Christian Coalition Leader Loses Big in Primary for Lieutenant Governor of Georgia
Former Christian Coalition Leader and chairman of the Georgia Republican Party Ralph Reed lost the primary for the Lieutenant Governor of Georgia yesterday. Reed suffered a sound defeat, conceding with less than half of the precincts counted. Georgia state senator Casey Cagle defeated Reed with a margin of 56 to 44 percent.
Many attribute Reed's loss to his ties with lobbyist Jack Abramoff, according to Time. Abramoff, a lobbyist for some Indian tribes with casinos, used his connections to funnel more than $5.3 million from these casinos to Reed through nonprofit organizations in return for Reed's work urging Christian supporters to boycott casinos in competition with Abramoff's clients, the Atlanta Journal-Constitution reports. "I would have voted for Reed but it really bothered me that he took that money for casinos," said Georgia voter Mike Craig in an interview for Time.
Reed has also been linked to Abramoff's work as a lobbyist for the Northern Mariana Islands, a US territory, and its garment industry. A Ms. investigation documented what amounts to indentured servitude for the garment workers on the Islands: substandard living and dangerous working conditions, forced abortions, and a declining labor market that has left many women few options than to be trafficked into the sex trade.
Reed is still the owner of a political consulting and lobbying firm, but getting new business may be difficult because of his ties to Abramoff and his primary defeat.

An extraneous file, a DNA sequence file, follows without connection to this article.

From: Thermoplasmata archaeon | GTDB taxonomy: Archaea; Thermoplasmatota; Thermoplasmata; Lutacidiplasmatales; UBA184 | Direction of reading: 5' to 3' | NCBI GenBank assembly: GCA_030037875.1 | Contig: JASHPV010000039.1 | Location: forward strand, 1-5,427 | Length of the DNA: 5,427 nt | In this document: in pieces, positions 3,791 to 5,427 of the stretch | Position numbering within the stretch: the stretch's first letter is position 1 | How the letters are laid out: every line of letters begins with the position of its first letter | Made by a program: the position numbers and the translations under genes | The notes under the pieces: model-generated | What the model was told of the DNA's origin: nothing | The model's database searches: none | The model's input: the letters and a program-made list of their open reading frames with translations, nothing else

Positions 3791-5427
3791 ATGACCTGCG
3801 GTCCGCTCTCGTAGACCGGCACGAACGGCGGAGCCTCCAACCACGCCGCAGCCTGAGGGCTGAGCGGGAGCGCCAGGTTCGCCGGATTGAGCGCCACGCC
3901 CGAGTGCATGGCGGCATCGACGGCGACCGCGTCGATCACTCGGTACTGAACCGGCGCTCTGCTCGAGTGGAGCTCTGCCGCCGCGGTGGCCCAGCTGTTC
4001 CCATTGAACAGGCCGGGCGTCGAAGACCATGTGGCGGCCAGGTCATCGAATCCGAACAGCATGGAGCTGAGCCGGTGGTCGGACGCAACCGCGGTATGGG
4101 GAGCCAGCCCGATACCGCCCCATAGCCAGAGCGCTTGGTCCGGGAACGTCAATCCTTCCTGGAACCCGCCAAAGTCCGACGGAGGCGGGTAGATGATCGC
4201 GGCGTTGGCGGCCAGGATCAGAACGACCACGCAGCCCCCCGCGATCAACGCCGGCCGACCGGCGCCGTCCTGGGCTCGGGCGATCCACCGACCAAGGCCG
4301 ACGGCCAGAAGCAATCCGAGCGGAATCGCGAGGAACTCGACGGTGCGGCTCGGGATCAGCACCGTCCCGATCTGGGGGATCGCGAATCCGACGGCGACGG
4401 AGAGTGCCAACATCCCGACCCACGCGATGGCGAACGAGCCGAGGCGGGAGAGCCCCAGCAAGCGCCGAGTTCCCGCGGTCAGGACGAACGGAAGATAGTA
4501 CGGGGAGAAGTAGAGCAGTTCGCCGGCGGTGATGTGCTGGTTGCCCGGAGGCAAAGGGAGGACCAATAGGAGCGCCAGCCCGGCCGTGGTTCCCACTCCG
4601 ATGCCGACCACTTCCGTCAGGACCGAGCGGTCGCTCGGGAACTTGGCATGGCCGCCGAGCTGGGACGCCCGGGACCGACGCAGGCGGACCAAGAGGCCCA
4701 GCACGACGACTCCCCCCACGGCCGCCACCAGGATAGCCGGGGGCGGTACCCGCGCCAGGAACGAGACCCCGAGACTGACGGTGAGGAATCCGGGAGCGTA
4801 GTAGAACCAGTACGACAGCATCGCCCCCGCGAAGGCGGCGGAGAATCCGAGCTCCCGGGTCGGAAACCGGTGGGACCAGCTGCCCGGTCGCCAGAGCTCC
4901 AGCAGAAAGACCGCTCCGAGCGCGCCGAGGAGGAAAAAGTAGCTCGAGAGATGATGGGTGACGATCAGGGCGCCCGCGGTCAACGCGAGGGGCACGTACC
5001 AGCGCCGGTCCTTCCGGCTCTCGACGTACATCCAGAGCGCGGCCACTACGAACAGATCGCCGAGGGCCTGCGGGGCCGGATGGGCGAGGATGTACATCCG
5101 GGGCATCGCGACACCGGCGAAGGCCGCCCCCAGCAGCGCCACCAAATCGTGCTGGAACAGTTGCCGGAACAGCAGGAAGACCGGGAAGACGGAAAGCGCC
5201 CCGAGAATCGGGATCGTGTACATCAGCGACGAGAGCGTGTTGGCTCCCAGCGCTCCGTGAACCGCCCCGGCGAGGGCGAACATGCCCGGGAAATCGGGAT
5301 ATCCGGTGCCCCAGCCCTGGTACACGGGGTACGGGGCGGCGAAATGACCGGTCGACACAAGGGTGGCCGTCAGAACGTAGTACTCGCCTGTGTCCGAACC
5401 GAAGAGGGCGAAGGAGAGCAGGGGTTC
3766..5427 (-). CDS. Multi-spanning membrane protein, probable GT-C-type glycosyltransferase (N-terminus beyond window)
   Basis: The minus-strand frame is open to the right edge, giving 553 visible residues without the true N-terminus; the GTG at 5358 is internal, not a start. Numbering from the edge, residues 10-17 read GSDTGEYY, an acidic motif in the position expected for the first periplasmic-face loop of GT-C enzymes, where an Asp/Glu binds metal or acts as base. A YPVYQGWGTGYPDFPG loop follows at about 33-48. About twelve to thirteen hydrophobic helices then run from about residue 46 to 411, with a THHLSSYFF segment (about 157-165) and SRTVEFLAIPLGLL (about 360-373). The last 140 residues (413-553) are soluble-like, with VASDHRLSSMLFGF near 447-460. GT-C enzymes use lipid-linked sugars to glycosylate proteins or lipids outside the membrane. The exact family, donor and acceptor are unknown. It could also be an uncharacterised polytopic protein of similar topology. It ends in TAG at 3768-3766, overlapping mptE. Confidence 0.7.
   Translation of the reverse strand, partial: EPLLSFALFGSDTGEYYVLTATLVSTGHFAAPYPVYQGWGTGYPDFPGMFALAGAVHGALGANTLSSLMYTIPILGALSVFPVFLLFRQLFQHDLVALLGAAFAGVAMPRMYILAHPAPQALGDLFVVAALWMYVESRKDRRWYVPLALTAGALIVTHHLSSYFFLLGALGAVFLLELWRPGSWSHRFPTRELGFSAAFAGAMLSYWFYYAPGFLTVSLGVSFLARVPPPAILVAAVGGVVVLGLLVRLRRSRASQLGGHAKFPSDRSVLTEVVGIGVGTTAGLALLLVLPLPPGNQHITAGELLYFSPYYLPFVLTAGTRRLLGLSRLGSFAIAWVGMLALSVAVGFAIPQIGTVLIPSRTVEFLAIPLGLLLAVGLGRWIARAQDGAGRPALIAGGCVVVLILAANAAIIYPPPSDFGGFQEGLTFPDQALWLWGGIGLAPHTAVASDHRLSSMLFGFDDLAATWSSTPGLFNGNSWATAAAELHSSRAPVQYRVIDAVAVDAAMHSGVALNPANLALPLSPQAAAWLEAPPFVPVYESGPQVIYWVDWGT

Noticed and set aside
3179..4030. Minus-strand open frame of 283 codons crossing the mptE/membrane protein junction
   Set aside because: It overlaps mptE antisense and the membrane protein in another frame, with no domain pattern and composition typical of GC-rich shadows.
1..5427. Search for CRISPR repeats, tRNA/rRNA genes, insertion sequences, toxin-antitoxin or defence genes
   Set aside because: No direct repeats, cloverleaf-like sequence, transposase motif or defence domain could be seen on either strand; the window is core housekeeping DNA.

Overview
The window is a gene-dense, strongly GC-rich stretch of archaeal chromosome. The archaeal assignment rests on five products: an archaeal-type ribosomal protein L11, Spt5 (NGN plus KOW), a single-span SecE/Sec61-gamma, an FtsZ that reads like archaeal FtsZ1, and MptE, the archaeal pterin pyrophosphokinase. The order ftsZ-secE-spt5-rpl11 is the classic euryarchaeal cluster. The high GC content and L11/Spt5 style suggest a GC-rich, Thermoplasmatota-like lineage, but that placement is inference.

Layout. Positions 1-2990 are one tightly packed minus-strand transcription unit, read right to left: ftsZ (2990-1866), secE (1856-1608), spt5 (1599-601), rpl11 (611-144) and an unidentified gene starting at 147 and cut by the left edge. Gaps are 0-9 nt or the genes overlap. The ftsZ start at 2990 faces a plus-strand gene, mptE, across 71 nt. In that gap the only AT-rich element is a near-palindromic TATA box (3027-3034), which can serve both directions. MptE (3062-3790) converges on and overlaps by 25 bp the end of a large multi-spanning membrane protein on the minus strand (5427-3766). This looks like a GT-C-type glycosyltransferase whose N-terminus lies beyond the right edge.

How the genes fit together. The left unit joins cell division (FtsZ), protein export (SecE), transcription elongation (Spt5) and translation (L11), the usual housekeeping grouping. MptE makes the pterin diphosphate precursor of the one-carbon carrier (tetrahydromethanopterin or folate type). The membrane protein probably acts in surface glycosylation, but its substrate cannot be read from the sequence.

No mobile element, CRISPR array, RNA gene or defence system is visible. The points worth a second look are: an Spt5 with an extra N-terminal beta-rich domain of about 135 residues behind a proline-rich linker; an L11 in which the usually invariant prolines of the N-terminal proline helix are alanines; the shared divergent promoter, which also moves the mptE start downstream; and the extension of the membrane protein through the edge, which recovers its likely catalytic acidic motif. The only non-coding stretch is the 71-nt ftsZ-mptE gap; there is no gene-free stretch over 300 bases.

Media Resources: Atlanta Journal-Constitution 7/16/06; Time 7/19/06; Feminist Daily News 7/18/06; NPR 7/19/06; Washington Post 7/19/06
8/28/2015 Alaska Court Protects Abortion Access for Low-Income Women - The Alaska Superior Court struck down a state law yesterday that would have severely limited abortion access for low-income women in Alaska.
The state's Superior Court also struck down a Department of Health and Social Services regulation that placed narrow specifications on Medicaid coverage for abortions, requiring that Medicaid-funded abortions be determined by a physician to be "medically necessary." Last year, the Center for Reproductive Rights, the American Civil Liberties Union, and Planned Parenthood sued on behalf of the Planned Parenthood of the Great Northwest, claiming that the narrow definition of "medically necessary" arbitrarily established conditions designed to restrict the ability of low-income women to access abortion services.
The law was temporarily blocked last July by an Alaskan state court judge.
Superior Court Judge John Suddock ordered yesterday that the state be blocked from implementing this regulation, ruling that it placed an undue burden on low-income women seeking abortion services in Alaska.
"By providing health care to all poor Alaskans except women who need abortions, the challenged regulation violates the state constitutional guarantee of 'equal rights, opportunities, and protection under the law'," the ruling read.
"We applaud the superior court for striing down these cruel restrictions on women's health and rights that violate the Alaska Constitution," said Chris Charbonneau, CEO of Planned Parenthood of the Great Northwest and the Hawaiian Islands. . . .
8/26/2015 Saudi Women Prepare to Vote for the First Time - The fight for gender equality is making slow but notable progress in Saudi Arabia, where women will be allowed to vote for the first time in upcoming December elections.
This shift in Saudi law came in 2011, when a royal decree announced that women would be allowed to vote and run in local elections beginning in December of 2015. . . .